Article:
“How much of an effect does that have on students making their decision on where to go to college? It has a lot of impact on them, because they see Western Kentucky can be as good as anybody in the country,” Stansbury said. “All they’ve got to do then is visit campus, and once they visit campus, they can see it for themselves.”
Jace Lux, the director of recruitment and admissions at WKU, said that athletics generally generates more interest, but it’s difficult for the Admissions Office to pinpoint whether or not students apply because of athletics.
“In 2015 and 2016, our office was much more innovative and aggressive in targeting prospective students in ways it hadn’t been before,” Lux said in an email. “It’s very difficult to pin application increases down to any one single factor. Athletic success certainly doesn’t hurt, and, as a general rule, athletic success contributes to short term spikes in interest in a college or university. Whether that interest translates into students who otherwise wouldn’t have applied now taking the next step and submitting an application is difficult to determine.”
The key to both the potential financial and enrollment benefits to athletics success is the exposure that comes with excelling on a national stage. 730,000 viewers tuned into the WKU game at Oklahoma State, per John Ourand of the Sports Business Journal. WKU’s loss to University of Utah in the NIT semifinal averaged 815,000 viewers, Ourand said.
WKU also received a substantial amount of attention on social media. The final score graphic posted by the team page on Facebook had reached nearly 250,000 people as of March 24, according to data from WKU athletic media relations.
On Twitter, the final score graphic was seen by over 100,000 people, and the WKU men’s basketball Twitter page itself had been seen by almost three million people in a 28-day span, up 89 percent from the previous month.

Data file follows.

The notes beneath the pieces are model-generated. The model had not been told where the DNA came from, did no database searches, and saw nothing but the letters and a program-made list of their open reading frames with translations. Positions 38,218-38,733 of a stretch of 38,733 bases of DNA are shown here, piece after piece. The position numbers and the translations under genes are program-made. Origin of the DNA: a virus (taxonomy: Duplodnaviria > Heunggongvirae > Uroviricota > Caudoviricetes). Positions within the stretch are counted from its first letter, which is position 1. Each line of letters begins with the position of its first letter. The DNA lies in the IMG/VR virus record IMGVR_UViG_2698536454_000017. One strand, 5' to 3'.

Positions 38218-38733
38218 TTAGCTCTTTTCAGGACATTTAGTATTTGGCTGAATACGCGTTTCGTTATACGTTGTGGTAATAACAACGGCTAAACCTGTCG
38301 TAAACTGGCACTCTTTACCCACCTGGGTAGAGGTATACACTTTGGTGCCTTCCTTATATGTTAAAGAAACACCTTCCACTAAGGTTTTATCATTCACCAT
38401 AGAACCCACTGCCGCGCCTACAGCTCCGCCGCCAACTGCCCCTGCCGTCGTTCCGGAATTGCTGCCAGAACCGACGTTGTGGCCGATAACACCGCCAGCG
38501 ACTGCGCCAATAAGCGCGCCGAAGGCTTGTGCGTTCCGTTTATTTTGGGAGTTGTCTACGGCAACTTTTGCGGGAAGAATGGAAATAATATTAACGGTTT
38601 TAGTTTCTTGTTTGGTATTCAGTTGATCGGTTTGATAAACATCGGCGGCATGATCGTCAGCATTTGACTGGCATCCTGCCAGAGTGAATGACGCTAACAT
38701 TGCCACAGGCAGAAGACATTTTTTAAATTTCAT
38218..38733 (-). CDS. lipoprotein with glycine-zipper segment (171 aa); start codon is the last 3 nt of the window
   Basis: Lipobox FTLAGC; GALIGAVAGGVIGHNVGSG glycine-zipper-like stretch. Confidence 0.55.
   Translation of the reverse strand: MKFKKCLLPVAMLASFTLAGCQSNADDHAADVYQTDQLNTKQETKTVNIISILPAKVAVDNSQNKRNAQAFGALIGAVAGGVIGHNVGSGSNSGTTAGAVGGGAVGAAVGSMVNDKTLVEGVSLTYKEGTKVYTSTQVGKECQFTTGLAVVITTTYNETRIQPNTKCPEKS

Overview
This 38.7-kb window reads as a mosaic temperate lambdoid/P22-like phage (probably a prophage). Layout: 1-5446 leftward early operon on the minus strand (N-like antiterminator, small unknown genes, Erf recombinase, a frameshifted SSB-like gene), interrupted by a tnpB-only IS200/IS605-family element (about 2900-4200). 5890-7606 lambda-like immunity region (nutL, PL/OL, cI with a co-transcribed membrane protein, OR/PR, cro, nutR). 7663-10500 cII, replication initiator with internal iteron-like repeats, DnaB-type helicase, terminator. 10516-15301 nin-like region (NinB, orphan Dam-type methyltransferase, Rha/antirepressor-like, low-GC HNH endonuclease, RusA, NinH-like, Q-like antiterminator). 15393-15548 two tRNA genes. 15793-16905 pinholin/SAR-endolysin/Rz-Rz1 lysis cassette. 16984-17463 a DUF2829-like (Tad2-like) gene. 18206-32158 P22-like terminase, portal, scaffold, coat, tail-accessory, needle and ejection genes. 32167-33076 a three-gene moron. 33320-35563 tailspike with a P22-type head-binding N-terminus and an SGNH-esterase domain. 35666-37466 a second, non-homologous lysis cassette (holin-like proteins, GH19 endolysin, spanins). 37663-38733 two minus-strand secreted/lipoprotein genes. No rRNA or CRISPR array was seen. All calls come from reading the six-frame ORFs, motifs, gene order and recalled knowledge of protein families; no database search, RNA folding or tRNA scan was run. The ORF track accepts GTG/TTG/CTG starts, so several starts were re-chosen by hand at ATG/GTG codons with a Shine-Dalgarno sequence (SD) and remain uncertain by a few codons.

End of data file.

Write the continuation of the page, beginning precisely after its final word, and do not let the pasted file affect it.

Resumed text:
The university website also saw increased traffic. In the nine days prior to the team’s second round game against University of Southern California, the WKU.edu page had been viewed just under 7,000 times per day. In the three days following WKU defeating USC, the page was viewed an average of over 16,000 times per day.
The team’s semifinal matchup against NIT also brought more traffic to the university’s home page. In a three day period starting the day before the game and ending the day after, WKU.edu saw an uptick of over 7,000 average visits per day, as compared to the three days prior.
“I think obviously when you’re successful in athletics you would expect your page views of athletics and that particular team to go up,” Stewart said. “When you see that it’s more than doubled who’s going to the university’s site, that’s not coincidental, and I think that’s the impact that athletics can have on all this.”
Despite ultimately falling to Utah in the NIT semifinals, WKU’s hopes are still high that the team’s success and time in the spotlight can have a positive effect on the university as a whole.
“We need more students knowing you can come to Western Kentucky and won’t have to take a backseat to anybody,” Stansbury said. “You can walk in wearing that red and be proud of it. You can be proud to be a part of Western Kentucky and be proud to be a Hilltopper.”
Reporter Tyler Eaton can be reached at 270-745-6291 and [email protected] Follow him on Twitter at @Tyler_eaton1022